Interview - Sensor networks will change our life
Answers by Karl Aberer and Holger Karl on the challenges and opportunities of wireless sensor networks
Wireless Sensor Networks are currently one of the most promising technologies in ICT. Their potential to change everyday life appears to be high. Eurescom mess@ge asked two leading European experts, Professor Dr. Karl Aberer and Professor Dr. Holger Karl, what the challenges and opportunities of wireless sensor networks (WSN) are.
Professor Aberer from the School for Computer and Communication Science at the Ecole Polytechnique Fédérale de Lausanne, Switzerland, is director of the Swiss National Centre for Mobile Information and Communication Systems. He is supervising the project Global Sensor Networks, which aims to develop a generic platform for deploying sensor networks.
Professor Karl from the department of computer science of the University of Paderborn, Germany, has co-authored a book on “Protocols and Architectures for Wireless Sensor Systems” and chairs the Wireless Worlds Research Forum's working group 3 on "Cooperating and ad-hoc networks".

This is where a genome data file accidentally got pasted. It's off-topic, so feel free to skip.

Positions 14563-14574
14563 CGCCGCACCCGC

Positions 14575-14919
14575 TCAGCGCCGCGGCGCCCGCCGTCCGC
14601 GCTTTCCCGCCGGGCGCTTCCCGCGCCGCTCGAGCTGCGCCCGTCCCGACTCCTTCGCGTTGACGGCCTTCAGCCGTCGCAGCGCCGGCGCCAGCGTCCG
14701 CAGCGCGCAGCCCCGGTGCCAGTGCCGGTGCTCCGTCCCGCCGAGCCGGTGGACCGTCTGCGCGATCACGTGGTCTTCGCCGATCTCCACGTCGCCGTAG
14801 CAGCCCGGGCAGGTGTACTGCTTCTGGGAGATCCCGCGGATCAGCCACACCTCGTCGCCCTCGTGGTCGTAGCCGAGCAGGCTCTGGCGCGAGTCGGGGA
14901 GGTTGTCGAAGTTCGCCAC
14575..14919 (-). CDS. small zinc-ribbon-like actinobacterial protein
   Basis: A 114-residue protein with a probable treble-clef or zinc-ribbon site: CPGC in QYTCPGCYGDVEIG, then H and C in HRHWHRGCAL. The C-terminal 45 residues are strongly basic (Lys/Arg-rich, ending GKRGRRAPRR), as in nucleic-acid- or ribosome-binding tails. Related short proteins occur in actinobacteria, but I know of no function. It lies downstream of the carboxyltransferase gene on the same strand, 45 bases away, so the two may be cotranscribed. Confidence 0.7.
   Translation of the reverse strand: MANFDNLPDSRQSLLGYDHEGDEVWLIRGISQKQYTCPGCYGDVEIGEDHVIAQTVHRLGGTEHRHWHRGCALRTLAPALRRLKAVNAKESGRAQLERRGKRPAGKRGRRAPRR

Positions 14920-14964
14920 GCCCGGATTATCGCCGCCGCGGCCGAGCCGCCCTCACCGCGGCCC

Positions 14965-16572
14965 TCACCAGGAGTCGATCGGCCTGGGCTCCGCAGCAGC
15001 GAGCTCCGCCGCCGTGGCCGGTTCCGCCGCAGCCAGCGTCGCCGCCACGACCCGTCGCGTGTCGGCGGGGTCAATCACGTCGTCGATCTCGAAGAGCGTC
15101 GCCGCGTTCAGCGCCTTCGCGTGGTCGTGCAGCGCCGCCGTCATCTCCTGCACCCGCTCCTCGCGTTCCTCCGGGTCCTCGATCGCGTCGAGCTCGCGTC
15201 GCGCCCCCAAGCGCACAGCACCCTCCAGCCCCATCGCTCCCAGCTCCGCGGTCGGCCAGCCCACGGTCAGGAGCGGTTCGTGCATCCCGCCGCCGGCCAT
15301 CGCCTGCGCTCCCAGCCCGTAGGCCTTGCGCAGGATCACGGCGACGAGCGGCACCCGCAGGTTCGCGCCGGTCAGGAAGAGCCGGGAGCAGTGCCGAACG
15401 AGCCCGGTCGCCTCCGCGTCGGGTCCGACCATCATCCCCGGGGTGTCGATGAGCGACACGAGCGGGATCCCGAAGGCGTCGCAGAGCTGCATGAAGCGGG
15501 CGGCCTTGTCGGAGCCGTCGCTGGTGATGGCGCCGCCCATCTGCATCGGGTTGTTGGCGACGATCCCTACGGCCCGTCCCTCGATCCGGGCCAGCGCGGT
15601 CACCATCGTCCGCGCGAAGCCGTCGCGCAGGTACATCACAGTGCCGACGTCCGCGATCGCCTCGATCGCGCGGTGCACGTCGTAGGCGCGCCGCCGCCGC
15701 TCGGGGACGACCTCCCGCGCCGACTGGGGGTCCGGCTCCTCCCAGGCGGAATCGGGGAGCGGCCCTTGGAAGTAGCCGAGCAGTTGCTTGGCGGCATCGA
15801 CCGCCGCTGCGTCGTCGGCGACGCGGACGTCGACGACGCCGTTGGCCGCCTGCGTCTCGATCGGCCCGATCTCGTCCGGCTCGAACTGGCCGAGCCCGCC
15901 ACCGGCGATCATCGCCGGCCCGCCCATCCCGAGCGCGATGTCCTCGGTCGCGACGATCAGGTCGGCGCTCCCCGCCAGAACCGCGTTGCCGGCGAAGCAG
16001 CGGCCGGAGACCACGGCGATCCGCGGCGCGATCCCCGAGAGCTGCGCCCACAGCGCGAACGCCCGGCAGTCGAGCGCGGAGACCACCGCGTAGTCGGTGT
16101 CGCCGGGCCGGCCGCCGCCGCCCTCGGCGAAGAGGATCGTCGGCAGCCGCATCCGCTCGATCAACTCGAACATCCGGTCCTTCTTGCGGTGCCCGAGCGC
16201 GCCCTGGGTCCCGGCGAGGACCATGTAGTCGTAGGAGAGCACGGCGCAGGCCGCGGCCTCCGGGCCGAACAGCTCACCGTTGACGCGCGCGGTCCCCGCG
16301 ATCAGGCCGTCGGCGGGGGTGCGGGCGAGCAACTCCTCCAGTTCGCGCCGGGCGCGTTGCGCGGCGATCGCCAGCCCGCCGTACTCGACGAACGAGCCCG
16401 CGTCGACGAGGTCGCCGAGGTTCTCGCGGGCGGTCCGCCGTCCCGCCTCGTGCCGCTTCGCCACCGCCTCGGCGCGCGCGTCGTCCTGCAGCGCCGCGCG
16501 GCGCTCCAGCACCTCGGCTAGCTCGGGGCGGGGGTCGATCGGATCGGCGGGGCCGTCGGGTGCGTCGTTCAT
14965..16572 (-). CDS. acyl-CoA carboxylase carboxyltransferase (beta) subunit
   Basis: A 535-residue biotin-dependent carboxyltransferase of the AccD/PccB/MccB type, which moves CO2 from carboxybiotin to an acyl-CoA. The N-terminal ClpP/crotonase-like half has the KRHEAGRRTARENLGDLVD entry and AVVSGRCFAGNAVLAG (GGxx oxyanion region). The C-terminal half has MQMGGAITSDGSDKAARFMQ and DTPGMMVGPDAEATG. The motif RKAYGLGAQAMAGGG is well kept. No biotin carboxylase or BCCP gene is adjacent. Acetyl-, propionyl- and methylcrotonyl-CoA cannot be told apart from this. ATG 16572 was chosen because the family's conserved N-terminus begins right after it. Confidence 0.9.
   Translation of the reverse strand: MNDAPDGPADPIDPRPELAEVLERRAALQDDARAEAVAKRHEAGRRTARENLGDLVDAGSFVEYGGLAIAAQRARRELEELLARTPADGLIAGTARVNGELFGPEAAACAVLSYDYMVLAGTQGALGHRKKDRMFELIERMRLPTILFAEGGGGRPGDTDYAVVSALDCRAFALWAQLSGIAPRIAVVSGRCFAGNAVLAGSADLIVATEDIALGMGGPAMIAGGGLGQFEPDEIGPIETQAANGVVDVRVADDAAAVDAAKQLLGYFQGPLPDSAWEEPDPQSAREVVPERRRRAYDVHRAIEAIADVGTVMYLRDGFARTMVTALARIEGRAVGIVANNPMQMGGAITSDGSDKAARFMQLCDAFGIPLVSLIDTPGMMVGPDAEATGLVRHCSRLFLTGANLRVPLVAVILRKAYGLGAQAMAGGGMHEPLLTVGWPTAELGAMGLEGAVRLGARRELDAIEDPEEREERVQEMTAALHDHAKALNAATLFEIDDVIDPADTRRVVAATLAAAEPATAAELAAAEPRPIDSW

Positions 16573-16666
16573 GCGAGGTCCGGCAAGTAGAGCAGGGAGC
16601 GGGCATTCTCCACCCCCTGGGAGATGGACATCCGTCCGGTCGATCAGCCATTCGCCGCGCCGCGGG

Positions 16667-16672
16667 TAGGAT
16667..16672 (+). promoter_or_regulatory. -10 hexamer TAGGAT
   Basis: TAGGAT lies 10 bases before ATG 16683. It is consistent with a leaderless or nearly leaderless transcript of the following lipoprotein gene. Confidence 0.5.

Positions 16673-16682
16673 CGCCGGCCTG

How will sensor networks change our daily life?
Aberer: In short, wireless sensor networks will allow physical reality to directly interact with the Internet, extending it to a Sensor Internet, with many unpredictable consequences for our daily lives. Similarly, as at the initial stages of the Internet we could not foresee the impact of e-mail, Web, peer-to-peer technologies, and Wikis on our daily lives, it is hard to predict today the future impact of wireless sensor networks. There are obvious applications, like fine-grained observations of the environment, allowing us to improve water usage, provide faster warnings from disasters or perform more efficient agriculture, all with important economic implications. Similarly, applications in surveillance, healthcare or habitat and structural monitoring will help to increase our daily well-being. But all these applications are still quite evolutionary in comparison to what we can already do today. Where we may expect quite disruptive and unpredictable developments is when we start to take advantage of the possibility to automatically control and coordinate sensors and actuators and also automate the subsequent information processing tasks. Also, from a more human perspective, the possibility to quite directly share physical experiences might lead to fairly exciting new community-related developments. But these are next to impossible to predict.